We know that comparing ourselves to other parents on social media is futile at best and toxic at worst. But it’s easy to think other families are living their best lives when you’re drawing conclusions based on pretty pictures and cheery status updates. Unfortunately, that perception can cause us to be very hard on ourselves and our parenting.

This is truest in our worst moments—like when you can feel your anger starting to boil over because your daughter is having a tantrum in the grocery store or your son is refusing (for the third time this week) to eat what you made him for dinner or your kids will not stay in bed and you’re exhausted. Real talk: Every mom and dad experiences these lows regardless of what they are posting. And that’s OK! So instead of scrolling through your feed, try these simple strategies to help you deal with your kids when you’re on the verge of losing your cool.

Take a deep breath.

Whenever you feel like you’ve reached your parenting limit—when you’re starting to feel anxious or frustrated—take a few seconds and breathe. Count for a couple of seconds while you hold your breath and then breathe out. Close your eyes if you need to while you do this. And don’t worry, your child will be there when you’re done. Just breathing can help us calm down and deal with the situation at hand without exploding.

Tell your child how you feel.

Moms and dads should not be expected to plaster a smile on their face and be stoic through every single parenting challenge. In fact, it’s important that kids understand that their actions and words have consequences for the people around them. Instead of trying to pretend everything is fine, talk to your child about how you are feeling. Start by saying something like:

  • “I’m getting tired of telling you this over and over again because…”
  • “I’m upset with you because…”
  • “It hurt me when you…”

Not only does this help take the emotional charge out of your own reaction to a situation, it will help teach your kid about empathy.

Real talk: every mom and dad experiences parenting lows, regardless of what they are posting on social media.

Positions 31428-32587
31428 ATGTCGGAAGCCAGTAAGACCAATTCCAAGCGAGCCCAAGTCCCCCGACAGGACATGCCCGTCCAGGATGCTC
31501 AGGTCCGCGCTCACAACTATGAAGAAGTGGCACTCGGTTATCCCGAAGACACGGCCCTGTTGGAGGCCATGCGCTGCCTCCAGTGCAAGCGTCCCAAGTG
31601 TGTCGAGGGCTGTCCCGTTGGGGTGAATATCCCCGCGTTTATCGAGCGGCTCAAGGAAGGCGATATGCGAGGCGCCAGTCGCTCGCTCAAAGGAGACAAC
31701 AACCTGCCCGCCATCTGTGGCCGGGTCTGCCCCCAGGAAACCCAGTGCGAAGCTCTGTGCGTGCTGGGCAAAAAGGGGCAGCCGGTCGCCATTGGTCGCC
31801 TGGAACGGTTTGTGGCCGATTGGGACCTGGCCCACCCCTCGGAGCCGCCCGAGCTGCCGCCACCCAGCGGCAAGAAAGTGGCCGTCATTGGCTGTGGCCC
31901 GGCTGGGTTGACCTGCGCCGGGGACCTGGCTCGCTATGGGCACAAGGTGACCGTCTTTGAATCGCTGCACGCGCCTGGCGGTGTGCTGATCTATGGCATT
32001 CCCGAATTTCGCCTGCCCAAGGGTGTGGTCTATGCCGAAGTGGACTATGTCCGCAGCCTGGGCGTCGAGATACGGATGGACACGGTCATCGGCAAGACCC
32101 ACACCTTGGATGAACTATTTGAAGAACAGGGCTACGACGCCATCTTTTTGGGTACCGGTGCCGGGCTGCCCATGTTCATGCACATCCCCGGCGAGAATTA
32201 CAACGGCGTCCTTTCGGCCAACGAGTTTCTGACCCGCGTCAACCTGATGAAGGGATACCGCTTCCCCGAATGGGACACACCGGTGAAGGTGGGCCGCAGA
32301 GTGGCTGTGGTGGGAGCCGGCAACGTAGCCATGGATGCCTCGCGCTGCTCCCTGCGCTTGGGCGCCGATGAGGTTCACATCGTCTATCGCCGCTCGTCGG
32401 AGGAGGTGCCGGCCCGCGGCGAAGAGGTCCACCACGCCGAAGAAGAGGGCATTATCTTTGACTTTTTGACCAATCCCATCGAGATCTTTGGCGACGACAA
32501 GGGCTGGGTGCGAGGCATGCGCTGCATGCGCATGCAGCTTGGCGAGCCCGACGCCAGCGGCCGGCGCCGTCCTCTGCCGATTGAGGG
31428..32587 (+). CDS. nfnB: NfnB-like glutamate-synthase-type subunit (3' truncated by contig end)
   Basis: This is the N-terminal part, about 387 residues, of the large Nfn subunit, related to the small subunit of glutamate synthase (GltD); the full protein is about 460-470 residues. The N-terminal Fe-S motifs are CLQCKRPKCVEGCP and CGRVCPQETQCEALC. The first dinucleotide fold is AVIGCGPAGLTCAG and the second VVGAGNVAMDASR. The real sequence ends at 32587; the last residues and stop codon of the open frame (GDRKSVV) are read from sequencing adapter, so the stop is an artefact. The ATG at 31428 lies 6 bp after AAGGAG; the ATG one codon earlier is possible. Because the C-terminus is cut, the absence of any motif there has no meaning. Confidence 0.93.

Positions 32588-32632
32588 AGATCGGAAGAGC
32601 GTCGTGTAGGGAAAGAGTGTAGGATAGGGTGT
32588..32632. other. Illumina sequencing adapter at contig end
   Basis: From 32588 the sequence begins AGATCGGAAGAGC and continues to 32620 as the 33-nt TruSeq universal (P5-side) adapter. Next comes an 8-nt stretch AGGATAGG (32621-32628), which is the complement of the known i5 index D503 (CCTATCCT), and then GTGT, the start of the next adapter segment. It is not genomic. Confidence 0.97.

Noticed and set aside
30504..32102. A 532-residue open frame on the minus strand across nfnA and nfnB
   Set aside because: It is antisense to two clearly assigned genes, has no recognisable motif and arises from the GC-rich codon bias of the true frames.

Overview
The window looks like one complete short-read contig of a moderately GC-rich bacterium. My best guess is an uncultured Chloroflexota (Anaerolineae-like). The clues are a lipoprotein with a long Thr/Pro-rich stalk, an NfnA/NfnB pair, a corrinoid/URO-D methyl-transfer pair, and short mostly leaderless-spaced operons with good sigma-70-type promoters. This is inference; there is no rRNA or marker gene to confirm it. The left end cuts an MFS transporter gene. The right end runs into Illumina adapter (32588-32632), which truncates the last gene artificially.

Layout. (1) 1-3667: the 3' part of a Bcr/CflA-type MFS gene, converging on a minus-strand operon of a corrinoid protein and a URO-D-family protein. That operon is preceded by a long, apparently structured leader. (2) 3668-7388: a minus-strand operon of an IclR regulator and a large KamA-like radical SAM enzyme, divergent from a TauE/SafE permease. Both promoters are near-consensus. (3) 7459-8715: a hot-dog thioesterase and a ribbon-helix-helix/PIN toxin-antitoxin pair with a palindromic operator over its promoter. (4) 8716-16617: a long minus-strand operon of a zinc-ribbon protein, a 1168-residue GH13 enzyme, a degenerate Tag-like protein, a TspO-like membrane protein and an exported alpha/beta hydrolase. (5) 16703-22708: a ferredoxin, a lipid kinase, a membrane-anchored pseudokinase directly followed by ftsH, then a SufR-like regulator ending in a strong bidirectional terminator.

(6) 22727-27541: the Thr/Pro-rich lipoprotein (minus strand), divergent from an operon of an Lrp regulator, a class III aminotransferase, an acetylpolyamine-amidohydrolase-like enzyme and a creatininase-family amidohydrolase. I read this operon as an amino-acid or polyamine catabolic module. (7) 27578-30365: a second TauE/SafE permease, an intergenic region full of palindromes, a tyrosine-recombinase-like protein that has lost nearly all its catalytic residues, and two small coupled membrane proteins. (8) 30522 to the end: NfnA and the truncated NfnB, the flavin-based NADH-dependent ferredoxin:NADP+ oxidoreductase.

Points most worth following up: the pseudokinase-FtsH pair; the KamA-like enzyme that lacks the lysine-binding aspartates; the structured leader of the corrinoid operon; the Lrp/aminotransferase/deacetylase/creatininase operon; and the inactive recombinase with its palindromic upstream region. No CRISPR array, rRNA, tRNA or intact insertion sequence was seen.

Ask for help.

It’s often the hardest thing for a parent to do, but asking for help can be liberating, particularly when you are on the brink of losing your cool. If you feel your anger rising, ask your partner (or neighbor, or friend, or grandparents) to tap in while you take a much-needed break.

Give your child attention.

Sometimes when a situation begins to get heated, all you need to do is stop for a moment and give your kids a little attention. You could say, “Are you tired of shopping?” and then agree. A quick hug also works wonders—not just for your crying kiddo, but for you.

Avoid the scenarios that lead to parenting meltdowns.

You know what they say: sometimes the best offense is a good defense. In this case, use strategies that help you avoid the situations that lead to bad parenting moments. Here’s how:

  • Set expectations. How often do we assume our kids just understand what is expected of them? Make a point of telling them what is on the agenda, whether that be the dinner menu or the afternoon of running errands you have planned. Then, check your assumptions about their behavior and tell them how you expect them to act.
  • Give them a choice. Usually when we’ve let our expectations be known and our kids are not cooperating, we just want to shut them down. Giving them some power allows them a little bit of control. These can be easy choices: “Do you want to put your boots on first, or your hat?” “Can you walk with me or do you want to ride in the cart?”
  • Work around your kid’s schedule. Sometimes this is impossible, but we all know if our kids have slept sufficiently and been fed, they tend to be much more agreeable. If you can work around your child’s schedule, do it. And if all else fails, bring lots of snacks.

Focus on self-care as a strategy to stay calm in the midst of chaos.

It’s impossible to completely eliminate getting mad at your kids, but if you feel like you’re on the verge of major meltdowns on a regular basis and the threshold for you getting there is getting lower, it may be time to focus inward. Here are a few places to start:

  • Take a look at the balance of household duties with your partner. It’s not uncommon for moms to take on the majority of chores and mental burden when it comes to managing a household. Evening out the chores with your partner can help lower your anxiety and lessen those moments when you angry or anxious.
  • Schedule me time. Moms are particularly good at coming up with excuses about why their families can’t possibly function without them even for a few hours. But if you’re finding that the small things are getting to you, it’s time to prioritize me time.
  • Set boundaries around social media. The easiest way to stop comparing yourself to the images you see on social media is to set clear boundaries around when and how you use it. Get real with yourself and turn off annoying home screen notifications, set daily time limits, and unfollow people.

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